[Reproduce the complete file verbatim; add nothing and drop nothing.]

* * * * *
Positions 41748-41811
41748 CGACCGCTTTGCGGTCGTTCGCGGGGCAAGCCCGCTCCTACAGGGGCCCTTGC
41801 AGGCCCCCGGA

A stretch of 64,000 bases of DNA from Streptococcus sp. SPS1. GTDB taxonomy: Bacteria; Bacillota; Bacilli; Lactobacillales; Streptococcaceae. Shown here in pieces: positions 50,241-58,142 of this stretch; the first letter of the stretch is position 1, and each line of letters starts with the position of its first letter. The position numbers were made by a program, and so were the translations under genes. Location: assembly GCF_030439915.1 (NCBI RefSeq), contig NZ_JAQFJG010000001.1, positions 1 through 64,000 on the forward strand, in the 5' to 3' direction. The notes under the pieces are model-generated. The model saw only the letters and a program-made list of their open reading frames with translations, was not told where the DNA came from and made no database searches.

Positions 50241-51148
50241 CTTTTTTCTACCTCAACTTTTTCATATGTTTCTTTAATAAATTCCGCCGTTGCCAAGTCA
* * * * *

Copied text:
Positions 41748-41811
41748 CGACCGCTTTGCGGTCGTTCGCGGGGCAAGCCCGCTCCTACAGGGGCCCTTGC
41801 AGGCCCCCGGA

A stretch of 64,000 bases of DNA from Streptococcus sp. SPS1. GTDB taxonomy: Bacteria; Bacillota; Bacilli; Lactobacillales; Streptococcaceae. Shown here in pieces: positions 50,241-58,142 of this stretch; the first letter of the stretch is position 1, and each line of letters starts with the position of its first letter. The position numbers were made by a program, and so were the translations under genes. Location: assembly GCF_030439915.1 (NCBI RefSeq), contig NZ_JAQFJG010000001.1, positions 1 through 64,000 on the forward strand, in the 5' to 3' direction. The notes under the pieces are model-generated. The model saw only the letters and a program-made list of their open reading frames with translations, was not told where the DNA came from and made no database searches.

Positions 50241-51148
50241 CTTTTTTCTACCTCAACTTTTTCATATGTTTCTTTAATAAATTCCGCCGTTGCCAAGTCA